Branch of Mathematics – Geometry

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Geometry is all around us-from the orbit of the Moon’s repeating pattern to the complex forms found in a spiderweb. Of course, ancient people saw these things and many more, and they came up with rules to measure and explain what they saw. Geometry is the mathematics branch that studies each other’s shapes and relationships.

More than 5000 years ago, in the valley of the Nile river, we know that Egyptian scholars were already using the principles of geometry to survey land and construct complex structures like the great pyramids. Even before this time, people in various parts of the world used basic geometrical ideas to map their lands and construct their homes. In fact, the word ‘geometry’ comes from the Greek word geometrein, meaning Earth measuring. Although it has evolved to include many types of more abstract measurements, geometry arose from these early measurement systems. Because the study of geometry arose from the simple observations and measurements, it developed independently in many cultures in the ancient world. Some of the most famous early forms of geometry were developed in Greece, India, and China.

Geometry has come a long way since first being introduced. Geometry is the branch of mathematics concerned with the properties and relations of points, lines, surfaces, solids, and higher dimensional analogs. It all started back in the ancient Egyptian days. Have you ever wondered where the name even came from? Well it comes from two Greek words, “ge” meaning “earth” and “metria” meaning “measuring.” The approach to Geometry developed by the Ancient Greeks has been used for over 2000 years as the basis of geometry. Ancient Egyptians used an early stage of geometry in several ways, including the surveying of land, construction of pyramids, and astronomy. Around 2,900 BC, ancient Egyptians began using their knowledge to construct pyramids with four triangular faces and a square base. The geometrical evolution is pretty complex, I hope this helps you better understand.

The next major advance in geometry came from Euclid in 300 BC when he wrote a document called ‘ Elements.’ In this text, Euclid presented an perfect axiomatic form (now known as Euclidean geometry) in which proposals could be proved by a small set of statements proved to be true. In fact, Euclid was able to derive from the first five postulates in Elements a large portion of planar geometry.

Geometry evolved and still has been evolving throughout the past, present, and will in the future. The greeks took a large part in geometry. The Pythagoras spoke the pythagorean theorem into existence. The Indian culture contributed by the writers of the Sulba Sutras developed a method for calculating the mathematical constant pi, estimated the square root of two, and wrote down the earliest known statement of what would later come to be known as the Pythagorean theorem hundreds of years before Pythagoras was even born! Thales contributed in the Early developments in geometry, including work on similar and right triangles. Aristotle developed logic and deductive reasoning.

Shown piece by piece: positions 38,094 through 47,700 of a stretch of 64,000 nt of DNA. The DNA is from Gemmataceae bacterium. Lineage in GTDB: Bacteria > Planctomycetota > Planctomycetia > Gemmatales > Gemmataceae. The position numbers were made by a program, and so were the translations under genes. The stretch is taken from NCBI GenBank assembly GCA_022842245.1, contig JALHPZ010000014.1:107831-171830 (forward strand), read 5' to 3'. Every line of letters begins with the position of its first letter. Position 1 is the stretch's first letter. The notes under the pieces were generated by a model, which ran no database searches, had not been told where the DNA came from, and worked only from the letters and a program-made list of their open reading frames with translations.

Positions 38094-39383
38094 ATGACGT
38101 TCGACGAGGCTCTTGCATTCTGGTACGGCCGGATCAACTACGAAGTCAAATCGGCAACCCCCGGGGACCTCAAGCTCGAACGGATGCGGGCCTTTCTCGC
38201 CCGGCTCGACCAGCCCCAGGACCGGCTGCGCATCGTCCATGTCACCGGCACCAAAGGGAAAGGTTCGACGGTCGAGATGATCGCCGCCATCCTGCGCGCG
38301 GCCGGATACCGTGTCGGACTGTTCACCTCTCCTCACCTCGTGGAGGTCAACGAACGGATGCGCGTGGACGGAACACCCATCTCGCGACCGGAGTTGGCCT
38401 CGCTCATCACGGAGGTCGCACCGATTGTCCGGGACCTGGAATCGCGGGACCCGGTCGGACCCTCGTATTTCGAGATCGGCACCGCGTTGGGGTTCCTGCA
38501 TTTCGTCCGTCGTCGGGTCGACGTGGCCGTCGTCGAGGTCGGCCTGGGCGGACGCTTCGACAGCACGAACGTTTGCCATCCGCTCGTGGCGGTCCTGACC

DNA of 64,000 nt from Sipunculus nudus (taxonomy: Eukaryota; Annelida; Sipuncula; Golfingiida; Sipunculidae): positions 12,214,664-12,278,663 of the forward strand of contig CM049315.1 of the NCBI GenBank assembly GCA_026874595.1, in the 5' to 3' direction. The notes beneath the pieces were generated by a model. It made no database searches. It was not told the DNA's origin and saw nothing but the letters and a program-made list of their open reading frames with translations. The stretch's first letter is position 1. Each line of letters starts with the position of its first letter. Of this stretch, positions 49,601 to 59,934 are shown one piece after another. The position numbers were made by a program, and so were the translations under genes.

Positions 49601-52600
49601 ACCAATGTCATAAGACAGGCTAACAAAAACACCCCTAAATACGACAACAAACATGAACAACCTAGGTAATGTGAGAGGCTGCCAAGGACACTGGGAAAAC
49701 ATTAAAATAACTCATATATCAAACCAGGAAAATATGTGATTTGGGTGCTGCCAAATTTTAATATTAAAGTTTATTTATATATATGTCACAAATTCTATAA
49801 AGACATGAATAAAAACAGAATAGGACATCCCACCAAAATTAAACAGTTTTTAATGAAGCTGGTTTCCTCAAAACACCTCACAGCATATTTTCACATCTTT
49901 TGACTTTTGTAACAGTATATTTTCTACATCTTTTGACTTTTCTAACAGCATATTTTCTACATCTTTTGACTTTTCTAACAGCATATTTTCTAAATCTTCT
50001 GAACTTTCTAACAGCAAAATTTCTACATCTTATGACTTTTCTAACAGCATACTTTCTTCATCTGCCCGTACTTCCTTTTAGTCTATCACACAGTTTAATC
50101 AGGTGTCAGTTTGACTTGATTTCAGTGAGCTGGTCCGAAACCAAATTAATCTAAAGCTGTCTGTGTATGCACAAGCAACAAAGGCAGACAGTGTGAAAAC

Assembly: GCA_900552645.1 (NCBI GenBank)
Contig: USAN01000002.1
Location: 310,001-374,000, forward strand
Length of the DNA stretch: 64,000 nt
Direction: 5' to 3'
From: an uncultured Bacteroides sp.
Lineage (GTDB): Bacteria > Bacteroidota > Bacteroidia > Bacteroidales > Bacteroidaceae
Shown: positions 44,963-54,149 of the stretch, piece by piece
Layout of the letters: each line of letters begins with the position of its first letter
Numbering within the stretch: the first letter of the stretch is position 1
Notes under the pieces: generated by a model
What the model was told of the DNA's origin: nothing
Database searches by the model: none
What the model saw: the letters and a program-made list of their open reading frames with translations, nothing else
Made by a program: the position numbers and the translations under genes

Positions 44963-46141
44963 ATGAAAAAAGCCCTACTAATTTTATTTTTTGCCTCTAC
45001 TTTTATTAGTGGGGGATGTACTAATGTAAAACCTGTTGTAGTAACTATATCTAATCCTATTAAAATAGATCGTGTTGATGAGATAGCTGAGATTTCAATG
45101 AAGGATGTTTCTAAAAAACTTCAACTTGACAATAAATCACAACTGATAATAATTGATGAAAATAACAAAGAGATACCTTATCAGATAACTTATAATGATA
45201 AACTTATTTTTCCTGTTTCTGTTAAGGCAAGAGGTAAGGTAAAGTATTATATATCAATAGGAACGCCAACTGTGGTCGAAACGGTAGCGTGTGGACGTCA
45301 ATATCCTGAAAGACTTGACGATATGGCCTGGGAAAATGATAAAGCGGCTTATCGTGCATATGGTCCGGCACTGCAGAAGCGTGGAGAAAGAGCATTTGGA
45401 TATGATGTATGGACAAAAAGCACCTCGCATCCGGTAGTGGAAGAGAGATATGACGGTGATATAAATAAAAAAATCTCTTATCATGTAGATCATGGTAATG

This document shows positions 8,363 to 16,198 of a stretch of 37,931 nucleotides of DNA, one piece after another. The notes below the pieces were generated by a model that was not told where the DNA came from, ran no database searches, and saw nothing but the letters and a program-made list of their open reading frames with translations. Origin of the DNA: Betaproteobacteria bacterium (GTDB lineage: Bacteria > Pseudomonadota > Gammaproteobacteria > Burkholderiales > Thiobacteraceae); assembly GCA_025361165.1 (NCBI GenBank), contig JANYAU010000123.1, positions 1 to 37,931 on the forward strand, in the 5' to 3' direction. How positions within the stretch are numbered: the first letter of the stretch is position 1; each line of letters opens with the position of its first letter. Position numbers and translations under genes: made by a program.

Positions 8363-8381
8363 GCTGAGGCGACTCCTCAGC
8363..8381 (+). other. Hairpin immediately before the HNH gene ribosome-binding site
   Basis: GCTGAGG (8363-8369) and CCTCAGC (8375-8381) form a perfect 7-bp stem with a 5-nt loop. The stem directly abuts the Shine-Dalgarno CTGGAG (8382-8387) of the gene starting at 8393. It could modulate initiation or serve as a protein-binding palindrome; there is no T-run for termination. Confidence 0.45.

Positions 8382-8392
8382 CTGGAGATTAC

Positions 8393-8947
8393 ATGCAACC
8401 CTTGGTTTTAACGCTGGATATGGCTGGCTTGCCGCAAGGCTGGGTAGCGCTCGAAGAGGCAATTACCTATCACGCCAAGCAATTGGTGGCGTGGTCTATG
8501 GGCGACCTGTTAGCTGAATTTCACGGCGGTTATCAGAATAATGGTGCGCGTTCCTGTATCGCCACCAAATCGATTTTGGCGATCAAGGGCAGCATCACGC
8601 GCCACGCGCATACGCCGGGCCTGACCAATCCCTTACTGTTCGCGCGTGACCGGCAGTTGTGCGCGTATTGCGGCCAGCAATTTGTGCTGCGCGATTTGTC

Geometry is one of the classical disciplines of math. At around the 3rd century BC, Euclid turned the study of geometry into an axiomatic form, and these axioms are still useful to this day. When Rene Descartes was able to create the concept of analytical geometry, an important evolution was created for the geometry science. Moreover, the rise of perspective resulted in projective geometry. Modern geometry now has strong physical connections and is an vital part of new physical concepts such as relativity and theories of string. The most basic form of geometry is the so-called euclidean geometry. In addition, geometry can be used to calculate the volume of 3 dimensional objects such as cubes, cylinders, pyramids, and spheres. It used to be all about shapes and measurements, but numbers are going to make their way to geometry soon. Numbers are introduced in geometry in the form of numerical values of lengths and areas thanks to the Pythagoreans. Geometry has many practical uses in real life, from the most basic phenomena to the most advanced in life.

Additionally, geometry plays a role in basic engineering projects. In determining the proper design of a specific house, building or vehicle, a thorough knowledge of geometry will help them a lot. These are some of the geometry’s most basic uses, but they don’t end there. In order to do their job properly, more careers use geometry. Geometry is also used for mapping purposes. They use geometry to accomplish their job, from sketching to calculating distances. As you can see, even in the most basic details of our lives, geometry affects us.

Geometry is important because there are geometric shapes in the world that God created. Snowflakes are six-sided figures, just as bees are made by honeycombs. The rainbow is a circular shape and there is a straight line with a light ray. In many fields, geometry has practical application.

Cite this paper

Branch of Mathematics – Geometry. (2020, Sep 07). Retrieved from https://samploon.com/branch-of-mathematics-geometry/

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